Plants Warm Up a Minimal Home
You don’t really need any other form of decor when you have a few good houseplants. I personally love the look of white walls, mostly-empty rooms, and plants!
In fact, plants work well with minimally-designed homes because they keep them from looking too cold, too empty, and too clinical. Plants have the potential to effortlessly add warmth and beauty to a home or workspace.
Plants Don’t Have to Be Expensive
As a general rule of thumb, it is cheaper to buy plants somewhere like Home Depot than at a greenhouse or home decor store. It is also cheaper to buy smaller plants and grow them large yourself.
The most frugal way to grow plants is to grow them from seeds, or get cuttings from your friends’ plants. (Yes, it really pays to have some friends that are also into houseplants!)
It’s also pretty easy to grow your own houseplants from avocado pits and pineapple tops! Don’t throw those things away and you’ll be blooming in no time!
Some plants are super easy to propagate because they have little baby plants that just need separated and planted. (Like spider plants!)
Propagating may take some research and trial and error, but it is so rewarding when it works and results in a free, thriving plant!
Plants Don’t Have to Be Difficult
Here are the easiest houseplants in my experience:
- Snakeplant – These are the number-one easiest, I think! They can tolerate very little sun, under-watering, over-watering, etc. They are tough, and they are so good for the air! Highly recommend for first-timers who want something they can’t kill.
- Dracena – These come in multiple, beautiful varieties. I love the tropical look of them. They can grow quite large after just a few years if you put them outside in the summer. I keep a couple in my bedroom over the cold months and they make me feel like I’m in the tropics. They like a lot of sun, though so don’t get these if you have zero sunlight.
- Spider Plant – These little guys are so fun! They are easy, and don’t require a lot of repotting. They actually need a snug pot in order to produce little spider plant babies! Very easy to propagate the babies and give to friends.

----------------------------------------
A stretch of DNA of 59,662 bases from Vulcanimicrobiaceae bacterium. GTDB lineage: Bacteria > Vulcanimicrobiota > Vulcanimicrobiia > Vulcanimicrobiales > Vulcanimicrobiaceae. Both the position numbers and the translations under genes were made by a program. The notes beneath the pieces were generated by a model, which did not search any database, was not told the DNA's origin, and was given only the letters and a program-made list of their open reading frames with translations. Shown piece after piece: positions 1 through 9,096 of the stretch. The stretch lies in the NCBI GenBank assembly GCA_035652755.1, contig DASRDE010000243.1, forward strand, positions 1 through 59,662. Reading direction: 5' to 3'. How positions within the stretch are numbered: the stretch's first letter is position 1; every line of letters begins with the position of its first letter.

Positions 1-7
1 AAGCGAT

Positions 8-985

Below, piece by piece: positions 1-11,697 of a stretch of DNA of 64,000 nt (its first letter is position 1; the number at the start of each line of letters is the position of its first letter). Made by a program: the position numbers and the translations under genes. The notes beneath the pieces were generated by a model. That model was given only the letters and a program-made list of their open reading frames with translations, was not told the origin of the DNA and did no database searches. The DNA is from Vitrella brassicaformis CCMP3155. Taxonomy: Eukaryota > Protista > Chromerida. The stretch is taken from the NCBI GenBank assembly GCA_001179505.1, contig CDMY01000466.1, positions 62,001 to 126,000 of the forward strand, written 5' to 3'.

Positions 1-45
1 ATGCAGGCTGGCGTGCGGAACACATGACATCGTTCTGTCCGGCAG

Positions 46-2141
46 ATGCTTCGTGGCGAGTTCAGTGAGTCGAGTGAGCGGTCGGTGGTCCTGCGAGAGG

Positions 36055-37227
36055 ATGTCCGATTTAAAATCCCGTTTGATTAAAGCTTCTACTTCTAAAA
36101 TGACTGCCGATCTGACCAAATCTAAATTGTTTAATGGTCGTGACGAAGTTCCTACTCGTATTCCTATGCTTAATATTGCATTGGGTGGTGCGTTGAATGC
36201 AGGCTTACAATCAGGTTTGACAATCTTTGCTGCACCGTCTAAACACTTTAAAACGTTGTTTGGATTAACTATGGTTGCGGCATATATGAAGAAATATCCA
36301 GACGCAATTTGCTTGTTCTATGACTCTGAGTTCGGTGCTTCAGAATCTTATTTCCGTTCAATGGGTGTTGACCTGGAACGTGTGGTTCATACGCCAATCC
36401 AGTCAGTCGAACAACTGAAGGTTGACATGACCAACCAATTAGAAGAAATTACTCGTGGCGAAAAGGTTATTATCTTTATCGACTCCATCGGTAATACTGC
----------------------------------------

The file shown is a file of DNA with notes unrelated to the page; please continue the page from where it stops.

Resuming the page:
- Rubber Tree – I love my rubber tree! It’s easy to take care of, especially over the winter when it goes dormant. In the summer, there is a lot of growth, so you will need to re-pot this one annually.
- ZZ Plant – This is another one of the toughest plants I own. It can be in sun or shade, and you can water it when you feel like it. Put it in a new pot every now and then with fresh soil and you will see growth. But I’ve had one for years and it’s never once browned or complained.
- Philodendron – These are cool, viney plants that are amazingly impossible to kill. If you give them less light, they will get long and thin and reach toward the light, but they won’t die. You do have to remember to water them occasionally, but overall very fun, easy, and you can take cuttings and root them in water and give them to friends.
- Aloe – If you’re always forgetting to water your plants, aloe is a good one for you. I’ve had the same aloe plant for about five years, and it’s had numerous babies that can be rooted in water and transplanted. Drainage is important for the pot, and maybe get a special soil for succulents for best results. Still, I’ve killed a lot of succulents over the years, but not this one!
- Ponytail Palm – This is an easy to care for tropical plant. They are similar to succulents in that they don’t like to be over-watered, but they will survive almost anything. They don’t need a lot of light, so you can decorate with them all over your home or office.
- Lucky Bamboo – Another good home or office decor plant. These can be found at the grocery store for about $3! They like to be kept moist, but they will grow big if you keep them watered. It’s one of those great plants to give to people because they don’t just die like flowers. I’ve had the same one for about six years!
I think it’s great that minimalism is adaptable and still leaves room for hobbies and passions…and even the occasional guilty pleasure! After all, if you aren’t making room in your life for something, what’s the point? I think minimalism boils down to cutting out the things that aren’t important to us in life so we can have room for the things that are. What is your One Big contradiction to a minimal lifestyle?
Photography by Allison McPhee, Milanda Vergorvia, and Eddie Garcia